Books | The Guardian's Journal [entries|friends|calendar]
Books | The Guardian

[ website | Books | The Guardian ]
[ userinfo | scribbld userinfo ]
[ calendar | scribbld calendar ]

Top 10 dinner parties in fiction [11 Dec 2019|01:40pm]

From Arthurian feasts to awkward moments with Ian McEwan and mealtime at the Macbeths, these miniature dramas are literary staples. Tuck in

Life is full of stresses: death; divorce; disasters, natural and otherwise. But another stress under D in the dictionary of stresses is the Dinner Party. It’s a bit like opening a restaurant, it’s a bit like putting on a play, and it’s all for the benefit of people who are our friends or colleagues but also our audience, our guinea pigs, our judges.

There’s so much that can go wrong: the food can be undercooked or overcooked – or perfectly cooked but not very good. The conversation can stall or it can turn into a competition or an argument or a shouting match.

Continue reading...
post comment

Hate baby showers and dinner parties? Sarah Knight wants you to say no [11 Dec 2019|12:11pm]

The sweary self-help guru behind a string of bestsellers explains her evangelical faith in turning down everything from lunch to love

Fuck seems to have been the word we’ve all needed to hear. As in, stop giving a fuck, calm the fuck down, say “fuck, no”: all sentiments at the heart of every self-help book published since the genre exploded. But where these books were once determinedly optimistic and outwardly focused on goals such as making money and influencing people, they now assume the voice of your bluntest friend, one who is not afraid to curse while telling you how it is.

Self-help has turned sweary, and no one has made being blue a bigger part of their brand than Sarah Knight, author of the five “No Fucks Given Guides”, most recently Fuck No!. The series, which started with the 2015 bestseller The Life-Changing Magic of Not Giving a Fuck, has sold more than 2m copies worldwide and ushered in a new wave of tough-love tomes, such as The Subtle Art of Not Giving a Fuck by Mark Manson and Gary John Bishop’s Unfuck Yourself – each bestsellers themselves.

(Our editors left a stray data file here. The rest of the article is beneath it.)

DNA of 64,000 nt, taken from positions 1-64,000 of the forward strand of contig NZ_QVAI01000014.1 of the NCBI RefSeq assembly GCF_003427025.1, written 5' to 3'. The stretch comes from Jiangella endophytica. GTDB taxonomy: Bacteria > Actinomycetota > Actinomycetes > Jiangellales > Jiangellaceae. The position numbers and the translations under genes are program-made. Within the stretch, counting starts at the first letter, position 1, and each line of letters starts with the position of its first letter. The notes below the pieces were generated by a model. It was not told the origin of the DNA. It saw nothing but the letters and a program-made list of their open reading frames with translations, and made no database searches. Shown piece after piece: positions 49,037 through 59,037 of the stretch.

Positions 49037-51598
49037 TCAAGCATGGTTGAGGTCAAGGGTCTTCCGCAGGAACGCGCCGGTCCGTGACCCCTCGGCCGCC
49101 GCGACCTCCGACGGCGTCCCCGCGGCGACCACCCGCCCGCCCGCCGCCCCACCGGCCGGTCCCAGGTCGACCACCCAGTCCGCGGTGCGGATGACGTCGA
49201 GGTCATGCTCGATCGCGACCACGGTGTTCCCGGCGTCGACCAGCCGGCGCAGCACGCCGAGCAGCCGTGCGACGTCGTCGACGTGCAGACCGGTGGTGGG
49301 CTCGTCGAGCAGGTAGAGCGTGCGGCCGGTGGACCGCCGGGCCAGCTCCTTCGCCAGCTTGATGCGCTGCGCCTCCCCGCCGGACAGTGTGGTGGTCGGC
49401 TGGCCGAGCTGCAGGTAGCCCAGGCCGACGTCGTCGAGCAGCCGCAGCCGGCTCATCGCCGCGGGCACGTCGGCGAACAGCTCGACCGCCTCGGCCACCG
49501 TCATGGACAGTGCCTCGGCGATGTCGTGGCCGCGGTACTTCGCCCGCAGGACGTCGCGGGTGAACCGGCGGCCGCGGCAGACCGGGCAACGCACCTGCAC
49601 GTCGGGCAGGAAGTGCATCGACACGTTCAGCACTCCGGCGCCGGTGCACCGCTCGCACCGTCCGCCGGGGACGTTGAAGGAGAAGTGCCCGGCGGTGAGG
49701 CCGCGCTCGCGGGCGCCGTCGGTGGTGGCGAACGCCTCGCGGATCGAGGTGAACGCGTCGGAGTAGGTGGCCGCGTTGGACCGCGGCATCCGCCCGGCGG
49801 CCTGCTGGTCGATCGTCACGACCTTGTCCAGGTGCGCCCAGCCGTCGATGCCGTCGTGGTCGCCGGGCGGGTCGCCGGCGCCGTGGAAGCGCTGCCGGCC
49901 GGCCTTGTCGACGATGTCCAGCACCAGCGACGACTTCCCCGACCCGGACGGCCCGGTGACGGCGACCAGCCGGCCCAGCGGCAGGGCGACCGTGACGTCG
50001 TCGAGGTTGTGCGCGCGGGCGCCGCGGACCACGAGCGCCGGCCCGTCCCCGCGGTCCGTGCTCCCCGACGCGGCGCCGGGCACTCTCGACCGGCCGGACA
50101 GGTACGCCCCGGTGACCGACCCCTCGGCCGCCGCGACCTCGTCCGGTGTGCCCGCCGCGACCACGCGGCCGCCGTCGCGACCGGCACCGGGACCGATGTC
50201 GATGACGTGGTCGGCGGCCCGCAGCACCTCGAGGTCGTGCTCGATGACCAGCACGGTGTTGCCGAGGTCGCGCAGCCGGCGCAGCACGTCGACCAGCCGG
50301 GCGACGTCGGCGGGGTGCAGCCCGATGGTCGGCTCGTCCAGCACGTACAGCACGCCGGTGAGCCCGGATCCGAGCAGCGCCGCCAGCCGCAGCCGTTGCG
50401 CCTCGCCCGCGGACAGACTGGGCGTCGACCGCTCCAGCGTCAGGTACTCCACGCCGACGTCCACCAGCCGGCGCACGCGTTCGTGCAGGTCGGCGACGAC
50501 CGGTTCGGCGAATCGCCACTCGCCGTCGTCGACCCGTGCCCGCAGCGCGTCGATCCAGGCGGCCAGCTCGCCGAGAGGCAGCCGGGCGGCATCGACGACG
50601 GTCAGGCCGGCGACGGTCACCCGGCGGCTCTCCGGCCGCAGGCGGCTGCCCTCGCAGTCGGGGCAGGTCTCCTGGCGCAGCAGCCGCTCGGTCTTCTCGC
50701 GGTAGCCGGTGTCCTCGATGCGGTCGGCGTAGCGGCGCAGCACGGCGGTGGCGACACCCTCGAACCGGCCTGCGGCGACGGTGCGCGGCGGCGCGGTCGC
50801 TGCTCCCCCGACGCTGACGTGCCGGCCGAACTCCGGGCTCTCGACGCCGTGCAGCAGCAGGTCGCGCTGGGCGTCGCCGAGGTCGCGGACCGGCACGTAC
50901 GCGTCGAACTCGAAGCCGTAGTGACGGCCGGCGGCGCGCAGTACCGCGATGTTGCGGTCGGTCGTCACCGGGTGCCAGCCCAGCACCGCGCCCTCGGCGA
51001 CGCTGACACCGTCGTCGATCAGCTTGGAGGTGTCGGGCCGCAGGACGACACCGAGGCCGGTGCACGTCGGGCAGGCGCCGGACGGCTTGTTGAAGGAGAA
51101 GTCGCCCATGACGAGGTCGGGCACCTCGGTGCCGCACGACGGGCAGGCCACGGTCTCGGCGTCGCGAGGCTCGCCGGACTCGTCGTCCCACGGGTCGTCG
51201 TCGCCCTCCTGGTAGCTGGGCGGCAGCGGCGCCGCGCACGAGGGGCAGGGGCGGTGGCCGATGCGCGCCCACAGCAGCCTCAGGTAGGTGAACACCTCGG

Continue reading...
post comment

Fatherhood by Caleb Klaces review – lyrical, unsettling debut [11 Dec 2019|09:58am]

‘Life and language split open’: there is beauty as well as humour in a poet’s portrait of the disruptions of parenthood

Some of the most exciting and unconventional fictions of recent years have converged, improbably or otherwise, on the ancient orthodoxies of the domestic sphere. From Jenny Offill’s wryly subversive Dept. of Speculation to the corporeal meditations of Jessie Greengrass’s Sight, the need to re-examine marriage and motherhood has provoked richly divergent creative responses. With notable exceptions, such as the protean folklore of Max Porter, a new fiction of fatherhood has been slower to emerge. This first fictional experiment by the poet Caleb Klaces addresses the deficit in stark terms, hoping to capture “a life and language split open”.

On the surface, at least, these fissures are not readily apparent. The new parents (neither is named) buy a house and must grapple with the division of domestic labour. The nearest thing to cataclysm is supplied by planning failures and sketchy estate agents: the house has been built on a flood plain and on Christmas morning is duly inundated. A cache of notebooks and a laptop are destroyed, and with them the only draft of the father’s novel.

Continue reading...
post comment

Ian McKellen by Garry O’Connor review – from Richard III to Gandalf [11 Dec 2019|10:58am]

A fascinating biographical study of a stellar acting career – including the secrets that lie behind it

Garry O’Connor’s book about Ian McKellen is as much involved with ideas as it is with facts. It makes no claim to be an exhaustive account. O’Connor has been writing more or less experimental biographies of actors for many years, starting with his classic account of Ralph Richardson, continuing with Paul Scofield, Alec Guinness (twice) and a fine double portrait of Laurence Olivier and Vivien Leigh. A former drama critic, he is fascinated by the mystery of great acting. Of the present volume, he says, quoting Hamlet, but sounding more like a fairground barker: “Here is the height, the presumption of my endeavour: to ‘pluck out the heart’ of the Ian McKellen mystery – how such a single being could create a monumental career of such depth and span; where the ever-charging source of his energy comes from; and how his personality and character have continued to develop and change throughout his life. All in all to make it speak as it never has before, to sound him from his lowest note to the top of his compass.”